Certainty may be in short supply, but one thing remains constant as Oregonians adjust to life during a pandemic: acts of kindness.
Last week, the state announced schools would shut down until at least late April and the food service industry reduced business to a trickle. By Monday, March 23, thousands of residents were left unemployed in the span of a week.
Despite that, some have mobilized to cover basic needs for their neighbors, while others have found ways to cut through the social isolation and angst.
Last Saturday, Portland's Metro Youth Pipe Band gathered outside the Maryville skilled nursing facility in Beaverton, where they played outside as senior residents listened from indoors.
Nursing homes and other senior care sites remain off-limits to visitors, as authorities try to keep elderly and at-risk populations isolated from the general public.
"As residents are not able to gather for activities and visits are restricted, it's great to have these young bag pipe musicians share their talent while maintaining safe social distancing," said Stacy Kean, communications officer with Sisters of St. Mary of Oregon Ministries Corporation.
In one Beaverton neighborhood, a household set out a table of free food and staple items accompanied by a sign: "Free. Take what you need." There was hand soap, bread, baby wipes, and yes, even toilet paper. The gesture was shared within a Facebook group and before long, others posted photos of their own free spreads to passersby.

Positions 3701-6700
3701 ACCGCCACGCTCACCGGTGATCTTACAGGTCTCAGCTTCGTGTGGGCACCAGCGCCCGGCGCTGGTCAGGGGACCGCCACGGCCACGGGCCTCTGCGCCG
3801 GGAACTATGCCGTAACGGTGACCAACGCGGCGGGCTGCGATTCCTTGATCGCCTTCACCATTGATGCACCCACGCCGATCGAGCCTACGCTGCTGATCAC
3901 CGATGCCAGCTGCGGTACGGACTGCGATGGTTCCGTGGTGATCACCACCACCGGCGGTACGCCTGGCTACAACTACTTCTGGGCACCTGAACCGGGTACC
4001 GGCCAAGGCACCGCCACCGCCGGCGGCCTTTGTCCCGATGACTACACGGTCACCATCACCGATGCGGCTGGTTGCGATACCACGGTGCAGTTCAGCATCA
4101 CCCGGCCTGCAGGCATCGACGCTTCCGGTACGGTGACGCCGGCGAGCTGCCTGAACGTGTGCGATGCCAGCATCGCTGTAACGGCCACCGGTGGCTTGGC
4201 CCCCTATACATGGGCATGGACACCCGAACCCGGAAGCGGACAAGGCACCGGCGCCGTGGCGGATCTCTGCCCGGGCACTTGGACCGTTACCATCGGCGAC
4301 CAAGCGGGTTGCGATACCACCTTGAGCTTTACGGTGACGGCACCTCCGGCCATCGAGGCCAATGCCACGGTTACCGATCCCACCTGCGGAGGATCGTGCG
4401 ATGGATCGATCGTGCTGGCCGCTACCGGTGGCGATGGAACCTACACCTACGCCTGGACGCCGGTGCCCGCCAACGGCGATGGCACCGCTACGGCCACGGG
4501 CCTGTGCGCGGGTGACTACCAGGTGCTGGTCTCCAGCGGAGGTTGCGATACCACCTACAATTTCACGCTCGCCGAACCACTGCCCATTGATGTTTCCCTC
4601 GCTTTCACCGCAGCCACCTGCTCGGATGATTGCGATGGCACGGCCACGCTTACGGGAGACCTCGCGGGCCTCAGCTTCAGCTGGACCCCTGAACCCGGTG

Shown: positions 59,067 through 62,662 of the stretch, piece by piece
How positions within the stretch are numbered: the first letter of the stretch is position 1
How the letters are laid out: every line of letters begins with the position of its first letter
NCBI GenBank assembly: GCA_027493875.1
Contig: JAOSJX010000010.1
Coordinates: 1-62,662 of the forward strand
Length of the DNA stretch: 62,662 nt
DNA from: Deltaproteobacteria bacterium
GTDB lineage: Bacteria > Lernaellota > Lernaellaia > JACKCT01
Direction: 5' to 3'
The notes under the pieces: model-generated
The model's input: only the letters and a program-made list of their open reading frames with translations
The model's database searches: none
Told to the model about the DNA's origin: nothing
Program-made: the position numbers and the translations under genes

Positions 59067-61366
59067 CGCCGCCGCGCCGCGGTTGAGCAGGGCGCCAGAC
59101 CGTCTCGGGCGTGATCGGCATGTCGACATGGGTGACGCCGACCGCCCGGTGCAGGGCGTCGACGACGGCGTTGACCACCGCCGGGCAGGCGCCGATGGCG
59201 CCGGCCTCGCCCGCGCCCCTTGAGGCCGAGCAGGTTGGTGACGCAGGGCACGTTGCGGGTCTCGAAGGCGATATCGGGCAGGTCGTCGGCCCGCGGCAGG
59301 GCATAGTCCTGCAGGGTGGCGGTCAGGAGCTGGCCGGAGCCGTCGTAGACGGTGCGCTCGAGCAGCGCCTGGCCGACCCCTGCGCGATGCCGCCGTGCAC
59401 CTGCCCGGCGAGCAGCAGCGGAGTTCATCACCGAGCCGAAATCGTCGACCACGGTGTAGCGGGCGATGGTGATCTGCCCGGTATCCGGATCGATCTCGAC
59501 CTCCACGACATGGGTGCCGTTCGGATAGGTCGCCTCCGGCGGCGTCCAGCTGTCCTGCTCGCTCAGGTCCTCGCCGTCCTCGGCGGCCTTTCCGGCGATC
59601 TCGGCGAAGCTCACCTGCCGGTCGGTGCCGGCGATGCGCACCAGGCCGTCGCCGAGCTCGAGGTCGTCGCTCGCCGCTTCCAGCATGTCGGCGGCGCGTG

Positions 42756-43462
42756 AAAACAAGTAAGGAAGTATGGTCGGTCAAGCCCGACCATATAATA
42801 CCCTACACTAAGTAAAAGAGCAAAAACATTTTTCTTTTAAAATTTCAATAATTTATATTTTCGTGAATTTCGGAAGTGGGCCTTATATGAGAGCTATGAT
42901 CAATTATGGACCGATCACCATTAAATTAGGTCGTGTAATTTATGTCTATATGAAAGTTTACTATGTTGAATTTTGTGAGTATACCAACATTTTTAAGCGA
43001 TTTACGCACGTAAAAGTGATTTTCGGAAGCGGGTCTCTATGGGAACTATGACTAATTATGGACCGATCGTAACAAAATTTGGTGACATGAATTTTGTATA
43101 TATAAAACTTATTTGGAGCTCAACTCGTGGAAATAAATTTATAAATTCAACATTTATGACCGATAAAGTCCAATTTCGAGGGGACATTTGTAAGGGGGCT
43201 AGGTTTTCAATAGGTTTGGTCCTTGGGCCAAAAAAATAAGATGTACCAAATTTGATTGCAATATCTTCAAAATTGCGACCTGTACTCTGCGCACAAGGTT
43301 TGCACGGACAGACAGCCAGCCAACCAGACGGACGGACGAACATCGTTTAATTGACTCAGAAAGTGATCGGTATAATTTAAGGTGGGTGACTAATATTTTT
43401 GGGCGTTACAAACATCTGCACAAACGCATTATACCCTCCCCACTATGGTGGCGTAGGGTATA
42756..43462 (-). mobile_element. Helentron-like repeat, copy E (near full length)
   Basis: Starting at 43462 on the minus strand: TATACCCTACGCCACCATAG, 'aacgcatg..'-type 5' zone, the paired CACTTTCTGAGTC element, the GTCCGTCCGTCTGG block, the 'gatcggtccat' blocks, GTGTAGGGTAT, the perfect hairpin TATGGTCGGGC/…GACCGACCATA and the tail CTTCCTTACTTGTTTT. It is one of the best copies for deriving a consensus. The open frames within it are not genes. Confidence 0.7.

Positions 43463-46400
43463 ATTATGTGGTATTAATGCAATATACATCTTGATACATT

Others seek to provide small tokens of comfort or inspiration in the way of handmade decorations, messages, or stuffed teddy bears displayed in the windows of homes.
Elsewhere in Washington County, a group of teachers in the Tigard-Tualatin School District helped with donated funds and food to shop, pack and deliver food to underserved Latino communities where students couldn't get out to pick up lunches from school meal sites. The meal delivery mission was made possible with help from Packed With Pride, a joint effort of the Foundation for Tigard-Tualatin Schools, Tigard-Tualatin Education Association, the Tigard-Tualatin Student Union, and TTSD school board members Maureen Wolf and Ben Bowman.
"Packed With Pride gave us some funds, and we went and bought some culturally specific foods like tortillas, beans and rice, and once we had those things in boxes, we went ahead and took them to the neighborhoods where we know they're in need," David Jaimes, a third-grade teacher at Bridgeport Elementary School said. "I opened up my van with the boxes I had, and several neighbors came out of their houses. There's definitely a big need, and one that is being unmet right now."
Jaimes said the food delivery is especially critical for families who have avoided going in public since the heightened presence of immigration enforcement agents in Washington County. "If you're an undocumented family, then you're afraid to leave the house," Jaimes said.